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Holiday checkup on senior nutrition

Thanksgiving is near and families are coming together for the holidays. If you have senior relatives attending your celebration, it may be a good time for some detective work to see if your loved ones are eating properly.

Nutrition is important at any age, but following a healthy diet when you are in your 60s or older is an even more important factor in maintaining good health. Studies show that a good diet in your later years reduces your risk of osteoporosis, high blood pressure, heart diseases and certain cancers. Unfortunately, surveys also show that a fourth of those over age 65 still become malnourished.

As people age, their metabolism slows down and their caloric needs decrease. However, even though seniors’ need fewer calories, their need for nutrients, especially protein, B-vitamins and calcium increase. Study after study confirms eating well can make a dramatic difference in the quality of life for older adults.

Good nutrition helps older Americans maintain strong immune systems and control chronic diseases. While seniors need a multi-vitamin pill and calcium supplement, it’s a mistake to think taking a vitamin pill can make up for a poor diet. Some older adults do not get the protein they need to maintain muscle mass, fight infection and recover from an accident or surgery.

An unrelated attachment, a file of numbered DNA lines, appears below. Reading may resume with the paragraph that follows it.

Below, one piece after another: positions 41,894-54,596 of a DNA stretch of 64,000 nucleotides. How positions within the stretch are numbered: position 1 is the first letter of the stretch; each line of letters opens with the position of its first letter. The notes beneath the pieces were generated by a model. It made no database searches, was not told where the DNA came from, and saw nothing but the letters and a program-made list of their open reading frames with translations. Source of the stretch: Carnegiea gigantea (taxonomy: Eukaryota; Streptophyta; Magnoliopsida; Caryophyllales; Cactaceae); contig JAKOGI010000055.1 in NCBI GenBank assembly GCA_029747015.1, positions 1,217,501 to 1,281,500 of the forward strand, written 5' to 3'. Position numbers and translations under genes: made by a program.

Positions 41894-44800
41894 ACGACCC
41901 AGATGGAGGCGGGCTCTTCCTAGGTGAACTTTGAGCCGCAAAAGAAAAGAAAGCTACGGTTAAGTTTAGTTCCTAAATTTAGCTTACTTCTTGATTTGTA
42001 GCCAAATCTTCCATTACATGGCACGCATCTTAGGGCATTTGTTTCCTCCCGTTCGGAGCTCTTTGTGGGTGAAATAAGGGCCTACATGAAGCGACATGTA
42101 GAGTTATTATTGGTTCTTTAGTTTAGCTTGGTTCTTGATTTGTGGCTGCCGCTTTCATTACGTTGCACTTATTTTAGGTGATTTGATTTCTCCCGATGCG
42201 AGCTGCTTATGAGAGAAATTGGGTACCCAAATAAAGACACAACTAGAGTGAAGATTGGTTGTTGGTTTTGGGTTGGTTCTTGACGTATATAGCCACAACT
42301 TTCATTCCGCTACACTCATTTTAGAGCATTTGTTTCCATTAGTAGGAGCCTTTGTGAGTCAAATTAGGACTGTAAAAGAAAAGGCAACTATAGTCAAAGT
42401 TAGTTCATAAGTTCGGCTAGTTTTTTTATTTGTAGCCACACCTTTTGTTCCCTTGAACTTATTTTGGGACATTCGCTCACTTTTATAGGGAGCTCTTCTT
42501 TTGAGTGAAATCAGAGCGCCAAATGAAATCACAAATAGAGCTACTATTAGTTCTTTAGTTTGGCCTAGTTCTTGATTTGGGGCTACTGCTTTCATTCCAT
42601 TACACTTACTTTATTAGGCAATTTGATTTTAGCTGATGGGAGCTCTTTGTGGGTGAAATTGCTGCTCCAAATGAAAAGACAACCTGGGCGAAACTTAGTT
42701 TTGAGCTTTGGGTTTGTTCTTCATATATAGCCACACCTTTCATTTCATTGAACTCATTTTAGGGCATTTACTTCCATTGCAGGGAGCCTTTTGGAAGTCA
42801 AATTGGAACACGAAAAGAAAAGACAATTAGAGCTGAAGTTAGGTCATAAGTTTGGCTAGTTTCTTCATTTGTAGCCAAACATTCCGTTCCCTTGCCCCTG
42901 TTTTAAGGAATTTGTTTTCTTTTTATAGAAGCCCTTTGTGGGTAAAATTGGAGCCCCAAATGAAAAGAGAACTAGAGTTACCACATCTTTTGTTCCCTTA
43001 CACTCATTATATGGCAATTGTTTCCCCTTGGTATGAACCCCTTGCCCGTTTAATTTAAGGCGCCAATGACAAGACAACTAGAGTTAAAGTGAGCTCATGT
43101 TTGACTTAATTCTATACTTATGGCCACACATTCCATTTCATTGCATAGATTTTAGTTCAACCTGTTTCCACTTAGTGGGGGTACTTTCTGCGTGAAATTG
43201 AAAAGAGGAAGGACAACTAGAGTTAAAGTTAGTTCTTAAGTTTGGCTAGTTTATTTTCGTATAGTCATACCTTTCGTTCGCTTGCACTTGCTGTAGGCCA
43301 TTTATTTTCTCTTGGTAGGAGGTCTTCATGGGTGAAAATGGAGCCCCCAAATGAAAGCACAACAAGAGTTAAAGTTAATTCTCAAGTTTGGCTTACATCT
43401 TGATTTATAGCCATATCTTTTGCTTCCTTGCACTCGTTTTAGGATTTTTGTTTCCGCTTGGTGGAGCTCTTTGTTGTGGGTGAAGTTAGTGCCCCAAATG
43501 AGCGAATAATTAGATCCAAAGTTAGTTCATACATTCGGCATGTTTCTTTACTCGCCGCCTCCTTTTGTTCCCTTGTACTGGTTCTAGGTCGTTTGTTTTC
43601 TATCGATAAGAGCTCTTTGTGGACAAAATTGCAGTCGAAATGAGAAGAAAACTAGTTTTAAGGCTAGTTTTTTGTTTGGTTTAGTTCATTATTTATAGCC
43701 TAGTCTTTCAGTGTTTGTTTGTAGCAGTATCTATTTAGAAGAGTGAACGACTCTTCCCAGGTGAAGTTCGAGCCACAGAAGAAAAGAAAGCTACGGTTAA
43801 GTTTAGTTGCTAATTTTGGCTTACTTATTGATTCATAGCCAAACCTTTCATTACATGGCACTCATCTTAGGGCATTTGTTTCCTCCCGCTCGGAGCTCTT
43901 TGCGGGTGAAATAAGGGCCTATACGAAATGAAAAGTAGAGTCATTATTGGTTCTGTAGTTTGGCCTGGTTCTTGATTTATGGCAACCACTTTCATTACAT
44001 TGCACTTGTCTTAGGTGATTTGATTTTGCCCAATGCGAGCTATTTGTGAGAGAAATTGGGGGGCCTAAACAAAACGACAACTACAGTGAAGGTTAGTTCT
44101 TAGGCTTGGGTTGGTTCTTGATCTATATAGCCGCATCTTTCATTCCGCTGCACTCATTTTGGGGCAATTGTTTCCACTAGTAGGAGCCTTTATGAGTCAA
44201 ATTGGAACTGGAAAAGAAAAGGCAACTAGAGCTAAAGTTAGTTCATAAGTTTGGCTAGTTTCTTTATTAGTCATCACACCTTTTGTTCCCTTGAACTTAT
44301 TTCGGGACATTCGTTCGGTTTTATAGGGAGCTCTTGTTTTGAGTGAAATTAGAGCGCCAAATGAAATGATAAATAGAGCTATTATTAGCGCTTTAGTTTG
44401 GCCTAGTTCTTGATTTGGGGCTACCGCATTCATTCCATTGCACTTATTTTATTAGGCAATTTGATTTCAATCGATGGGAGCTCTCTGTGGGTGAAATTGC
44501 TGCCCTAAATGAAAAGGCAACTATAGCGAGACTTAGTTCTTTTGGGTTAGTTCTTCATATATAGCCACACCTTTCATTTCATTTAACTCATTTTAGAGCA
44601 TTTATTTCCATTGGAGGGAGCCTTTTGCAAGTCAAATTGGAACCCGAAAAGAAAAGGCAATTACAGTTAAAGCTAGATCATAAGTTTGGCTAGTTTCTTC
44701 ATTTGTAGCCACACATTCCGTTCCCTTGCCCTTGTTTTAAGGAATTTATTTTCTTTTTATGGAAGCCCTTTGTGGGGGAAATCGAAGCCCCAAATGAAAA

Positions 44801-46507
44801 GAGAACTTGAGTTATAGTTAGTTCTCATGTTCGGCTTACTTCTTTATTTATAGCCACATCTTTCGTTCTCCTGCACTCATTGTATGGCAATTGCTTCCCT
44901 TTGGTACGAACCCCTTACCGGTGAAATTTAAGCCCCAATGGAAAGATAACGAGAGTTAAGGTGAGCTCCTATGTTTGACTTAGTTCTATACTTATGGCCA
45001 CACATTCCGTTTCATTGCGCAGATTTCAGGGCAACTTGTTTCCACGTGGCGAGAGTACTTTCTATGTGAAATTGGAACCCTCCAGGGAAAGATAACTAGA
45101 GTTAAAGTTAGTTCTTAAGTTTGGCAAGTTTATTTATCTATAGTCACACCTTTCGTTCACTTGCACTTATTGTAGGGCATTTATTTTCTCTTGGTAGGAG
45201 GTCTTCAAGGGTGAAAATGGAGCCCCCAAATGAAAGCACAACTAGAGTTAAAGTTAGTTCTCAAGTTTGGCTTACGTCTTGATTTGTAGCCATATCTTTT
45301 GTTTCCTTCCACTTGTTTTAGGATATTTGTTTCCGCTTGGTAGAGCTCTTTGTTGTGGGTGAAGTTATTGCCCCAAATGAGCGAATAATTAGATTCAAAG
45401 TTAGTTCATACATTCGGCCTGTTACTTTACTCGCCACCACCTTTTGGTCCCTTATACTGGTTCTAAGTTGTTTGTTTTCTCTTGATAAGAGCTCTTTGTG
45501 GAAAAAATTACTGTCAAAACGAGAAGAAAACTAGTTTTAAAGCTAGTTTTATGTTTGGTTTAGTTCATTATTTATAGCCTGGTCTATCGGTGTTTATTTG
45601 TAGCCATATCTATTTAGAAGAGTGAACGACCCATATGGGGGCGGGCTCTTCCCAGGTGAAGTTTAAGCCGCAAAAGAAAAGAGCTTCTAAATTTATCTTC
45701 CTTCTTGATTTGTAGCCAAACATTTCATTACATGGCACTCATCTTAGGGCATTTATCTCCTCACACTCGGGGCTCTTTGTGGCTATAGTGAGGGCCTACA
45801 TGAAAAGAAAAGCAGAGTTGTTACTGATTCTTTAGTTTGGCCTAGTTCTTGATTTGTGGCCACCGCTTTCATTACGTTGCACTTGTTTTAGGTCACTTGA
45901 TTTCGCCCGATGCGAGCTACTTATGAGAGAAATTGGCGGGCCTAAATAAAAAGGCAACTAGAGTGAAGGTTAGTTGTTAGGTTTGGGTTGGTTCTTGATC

Many older people have difficulty eating well for reasons that have little to do with their knowledge of nutrition. For example, losing teeth may prevent a senior from eating a lot of fiber and fruits because he or she can’t chew well. Strokes can affect a person’s ability to swallow and arthritis can make it hard to cook. Some medications can affect a senior’s appetite or alter foods’ taste or smell.

Altered mental health can also impair nutrition. A person suffering from depression is less likely to have a good appetite, and those with dementia often can’t remember to eat regularly. Those who live alone may not eat enough simply because they tire of eating alone.

Dehydration is another condition that can affect seniors’ nutrition and health. As people age they lose their sense of thirst. A loss of liquid can lead to constipation, confusion and an extra strain on kidneys. Fluids are at the very bottom of the food guide pyramid for seniors. They need eight glasses of fluid a day, counting water, decaf coffee and tea and other decaffeinated drinks.

There are several warning signs to indicate a senior is malnourished. The most obvious one is a decrease in weight. The person may seem weak and feel tired. Vitamin deficiencies can show up as dry, scaly skin, mouth and skin sores and a swollen, red tongue. (Unfortunately, many of these symptoms can be attributed to other diseases and it is hard to associate these symptoms with an actual deficiency without running medical tests.)

Ask your aging loved ones about their diet, because it’s never too late to turn things around. If their diet could be improved, talk to their doctor or consult a dietitian.

Sometimes living on a limited income makes it hard to buy enough nutrient-rich foods to meet all their nutritional needs. Seniors who live on fast food or just one meal a day are missing out on a variety of needed nutrients including vitamins, minerals and phytochemicals. If this is the problem for your loved one, consider exploring the options for senior meal sites, meals-on-wheels or supplemental nutrition assistance programs in their community.

Marilyn Ranson is a public relations coordinator with NorthBay Healthcare in Fairfield, which is a member of the Solano Coalition for Better Health.

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